Resistance

Discussion in 'Trumpet Discussion' started by jazzmaster, Oct 4, 2009.

  1. jazzmaster

    jazzmaster New Friend

    24
    0
    Sep 26, 2008
    earth
    I have a Getzen Eterna severinson model from the early 60"s and it has much mor resestance than other horns I have played!! and I noticed that it has a very small bell compared to others. what could be the cause of this and how can I fix it? if I can
     
  2. sj3209

    sj3209 Piano User

    293
    193
    Nov 22, 2006
    Amador County, Calif.
    I'll be the first.

    Is it clean?


    Richard
     
  3. rowuk

    rowuk Moderator Staff Member

    Age:
    61
    16,615
    7,957
    Jun 18, 2006
    Germany
    Resistance is 99% player and not hardware. You can lower the resistance by getting a decent daily routine with plenty of long tones and slurs, as well as some breathing exercizes.

    Resistance becomes apparent when we try to "force" the horn to do something. learning to play efficiently solves the problem instead of putting a band aid on it by decreasing efficiency.
     
  4. jazzmaster

    jazzmaster New Friend

    24
    0
    Sep 26, 2008
    earth
    I would think it is me but when I play some other horns it feels alot different and others have played my trumpet and said it felt hard to play. aand yes it is clean :)
     
  5. s.coomer

    s.coomer Forte User

    1,827
    43
    Mar 25, 2005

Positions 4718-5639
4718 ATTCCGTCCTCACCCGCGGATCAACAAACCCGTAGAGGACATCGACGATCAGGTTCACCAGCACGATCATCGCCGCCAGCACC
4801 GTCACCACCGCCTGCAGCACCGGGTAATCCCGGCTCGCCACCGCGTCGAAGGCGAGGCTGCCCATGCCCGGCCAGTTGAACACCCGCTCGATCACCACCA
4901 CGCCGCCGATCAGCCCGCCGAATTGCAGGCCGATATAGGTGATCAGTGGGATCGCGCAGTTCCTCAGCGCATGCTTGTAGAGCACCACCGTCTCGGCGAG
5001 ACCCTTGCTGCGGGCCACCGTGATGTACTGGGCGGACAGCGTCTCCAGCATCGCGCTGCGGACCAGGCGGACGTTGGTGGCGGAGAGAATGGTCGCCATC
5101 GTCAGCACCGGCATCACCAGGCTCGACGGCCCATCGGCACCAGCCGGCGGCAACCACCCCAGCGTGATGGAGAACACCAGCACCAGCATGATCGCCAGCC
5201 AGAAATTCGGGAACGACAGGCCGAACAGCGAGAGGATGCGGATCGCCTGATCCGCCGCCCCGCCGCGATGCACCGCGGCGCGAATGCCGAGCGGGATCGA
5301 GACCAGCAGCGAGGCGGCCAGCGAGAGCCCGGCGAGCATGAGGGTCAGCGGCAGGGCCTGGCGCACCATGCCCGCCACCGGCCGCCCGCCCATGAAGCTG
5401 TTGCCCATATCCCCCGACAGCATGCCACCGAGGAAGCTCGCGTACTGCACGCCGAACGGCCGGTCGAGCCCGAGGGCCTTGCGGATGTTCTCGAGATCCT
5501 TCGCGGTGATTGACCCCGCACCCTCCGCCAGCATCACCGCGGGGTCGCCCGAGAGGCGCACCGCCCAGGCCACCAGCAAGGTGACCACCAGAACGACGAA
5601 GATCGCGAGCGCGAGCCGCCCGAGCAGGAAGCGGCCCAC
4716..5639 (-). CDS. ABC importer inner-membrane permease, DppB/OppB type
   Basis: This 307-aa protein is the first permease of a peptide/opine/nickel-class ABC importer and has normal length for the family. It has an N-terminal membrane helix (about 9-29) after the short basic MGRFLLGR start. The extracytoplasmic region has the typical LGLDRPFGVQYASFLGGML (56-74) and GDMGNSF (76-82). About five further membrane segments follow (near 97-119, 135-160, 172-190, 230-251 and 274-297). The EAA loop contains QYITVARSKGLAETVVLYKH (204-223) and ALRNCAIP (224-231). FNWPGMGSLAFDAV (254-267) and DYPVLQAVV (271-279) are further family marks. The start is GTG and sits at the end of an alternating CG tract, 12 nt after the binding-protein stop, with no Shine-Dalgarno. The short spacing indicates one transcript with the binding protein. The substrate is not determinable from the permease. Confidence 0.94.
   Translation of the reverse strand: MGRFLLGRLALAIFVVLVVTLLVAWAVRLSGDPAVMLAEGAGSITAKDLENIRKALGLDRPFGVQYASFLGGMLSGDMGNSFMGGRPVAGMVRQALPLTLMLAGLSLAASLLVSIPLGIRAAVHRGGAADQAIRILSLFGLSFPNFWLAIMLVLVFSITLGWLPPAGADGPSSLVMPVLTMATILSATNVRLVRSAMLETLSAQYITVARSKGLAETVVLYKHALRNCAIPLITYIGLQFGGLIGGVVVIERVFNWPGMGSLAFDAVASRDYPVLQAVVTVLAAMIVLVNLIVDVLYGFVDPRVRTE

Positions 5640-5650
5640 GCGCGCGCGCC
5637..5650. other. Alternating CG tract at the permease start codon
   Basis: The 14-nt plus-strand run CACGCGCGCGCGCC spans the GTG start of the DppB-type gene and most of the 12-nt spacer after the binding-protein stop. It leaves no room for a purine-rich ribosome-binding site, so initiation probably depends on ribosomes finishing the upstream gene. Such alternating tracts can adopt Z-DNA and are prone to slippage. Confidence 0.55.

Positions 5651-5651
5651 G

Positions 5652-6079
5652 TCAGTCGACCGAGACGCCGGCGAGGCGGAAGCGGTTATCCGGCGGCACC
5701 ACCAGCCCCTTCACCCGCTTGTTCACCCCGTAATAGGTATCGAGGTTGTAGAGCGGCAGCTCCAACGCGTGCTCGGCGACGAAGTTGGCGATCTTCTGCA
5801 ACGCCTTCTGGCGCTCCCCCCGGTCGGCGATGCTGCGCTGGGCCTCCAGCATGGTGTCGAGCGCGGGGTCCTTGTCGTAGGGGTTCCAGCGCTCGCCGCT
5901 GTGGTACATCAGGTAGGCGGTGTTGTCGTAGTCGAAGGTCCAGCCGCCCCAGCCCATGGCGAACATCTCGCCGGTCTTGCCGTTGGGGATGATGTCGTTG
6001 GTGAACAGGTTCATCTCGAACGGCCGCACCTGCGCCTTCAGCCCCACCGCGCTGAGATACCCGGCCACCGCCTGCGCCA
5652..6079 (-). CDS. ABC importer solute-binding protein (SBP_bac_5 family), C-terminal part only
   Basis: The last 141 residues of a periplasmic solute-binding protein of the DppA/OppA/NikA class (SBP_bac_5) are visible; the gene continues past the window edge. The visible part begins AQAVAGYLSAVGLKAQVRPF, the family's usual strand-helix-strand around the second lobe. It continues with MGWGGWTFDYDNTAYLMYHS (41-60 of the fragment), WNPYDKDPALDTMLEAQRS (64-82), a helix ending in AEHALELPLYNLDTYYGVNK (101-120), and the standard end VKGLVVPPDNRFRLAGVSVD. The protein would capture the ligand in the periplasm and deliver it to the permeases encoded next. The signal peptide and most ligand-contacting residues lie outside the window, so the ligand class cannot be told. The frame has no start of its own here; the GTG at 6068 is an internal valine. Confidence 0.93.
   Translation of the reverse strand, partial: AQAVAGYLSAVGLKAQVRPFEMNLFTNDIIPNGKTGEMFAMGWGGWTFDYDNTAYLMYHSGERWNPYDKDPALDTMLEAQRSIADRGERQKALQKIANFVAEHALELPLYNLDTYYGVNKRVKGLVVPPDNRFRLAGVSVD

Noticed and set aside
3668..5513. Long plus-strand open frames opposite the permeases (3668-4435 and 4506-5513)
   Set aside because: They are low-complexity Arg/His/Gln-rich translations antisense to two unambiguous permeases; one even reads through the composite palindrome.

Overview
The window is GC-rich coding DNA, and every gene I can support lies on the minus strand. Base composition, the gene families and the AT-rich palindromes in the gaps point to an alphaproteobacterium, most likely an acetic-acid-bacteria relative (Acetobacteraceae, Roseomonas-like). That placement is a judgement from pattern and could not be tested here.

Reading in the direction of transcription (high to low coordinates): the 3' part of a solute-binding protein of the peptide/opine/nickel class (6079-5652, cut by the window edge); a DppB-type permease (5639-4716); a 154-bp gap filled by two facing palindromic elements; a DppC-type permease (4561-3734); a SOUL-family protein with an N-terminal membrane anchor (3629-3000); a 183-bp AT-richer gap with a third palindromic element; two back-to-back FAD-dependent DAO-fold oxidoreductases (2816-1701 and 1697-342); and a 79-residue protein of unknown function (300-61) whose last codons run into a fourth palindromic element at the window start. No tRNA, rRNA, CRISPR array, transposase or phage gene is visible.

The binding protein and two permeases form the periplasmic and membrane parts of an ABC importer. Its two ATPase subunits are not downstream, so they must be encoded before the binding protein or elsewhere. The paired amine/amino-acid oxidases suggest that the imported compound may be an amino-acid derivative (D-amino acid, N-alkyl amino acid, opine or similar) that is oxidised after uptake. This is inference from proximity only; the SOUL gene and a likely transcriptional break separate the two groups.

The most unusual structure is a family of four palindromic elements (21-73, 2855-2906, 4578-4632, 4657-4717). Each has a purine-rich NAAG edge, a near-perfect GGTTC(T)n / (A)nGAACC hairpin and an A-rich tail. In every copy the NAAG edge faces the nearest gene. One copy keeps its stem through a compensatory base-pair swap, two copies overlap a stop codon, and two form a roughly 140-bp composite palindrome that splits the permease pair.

Indianapolis, In
    Why not try taking it to the shop and seeing if they can find a reason for the added resistance?
     
  6. Al Innella

    Al Innella Forte User

    1,189
    84
    Aug 9, 2007
    Levittown , NY
    Have the valve alignment checked.
     
  7. rowuk

    rowuk Moderator Staff Member

    Age:
    61
    16,615
    7,957
    Jun 18, 2006
    Germany
    Lets look at sneakers. Most runners have a favorite brand that is complementary to the way they walk/run - even although they all essentially do the same thing.

    It is no different with the trumpet. I said 99% is the player. The problem of resistance is not how much air goes through the horn, it is the player fighting with the instrument. Sometimes pushing the tuning slide in a quarter of an inch "frees up" the horn. the player is no longer playing "high" on the pitch, rather relaxing more and enjoying more resonance with less work. If a player practices in a small bedroom, they learn to play and focus small. Filling a big room becomes a major chore. The magic of another instrument is usually only fooling your ears/brain for a short period of time. When you buy that instrument, everything goes back to normal after a month or two. There are mANY things that are mistaken for resistance. Most all of them relate to bad breathing skills.
     
  8. jazzmaster

    jazzmaster New Friend

    24
    0
    Sep 26, 2008
    earth
    hmm alright I will take that into consideration thanks for your help
     
  9. ccNochops

    ccNochops Piano User

    260
    8
    Sep 30, 2006
    White Marsh, VA
    JM, I too have a Getzen that I thought had a resistance issue. Try backing off on how "hard" you play it. Meaning, don't try to blow harder to over come the "resistance". I have solved my issue with my 700s by just easing up a bit. Plays quite nicely now....just my $.02 worth....chuck:cool:
     
  10. Pedal C

    Pedal C Mezzo Forte User

    989
    2
    Jan 24, 2005
    Different horns play differently. If you don't feel comfortable on it, assuming it's in good working order, maybe it's just not a good fit for you.
     

Share This Page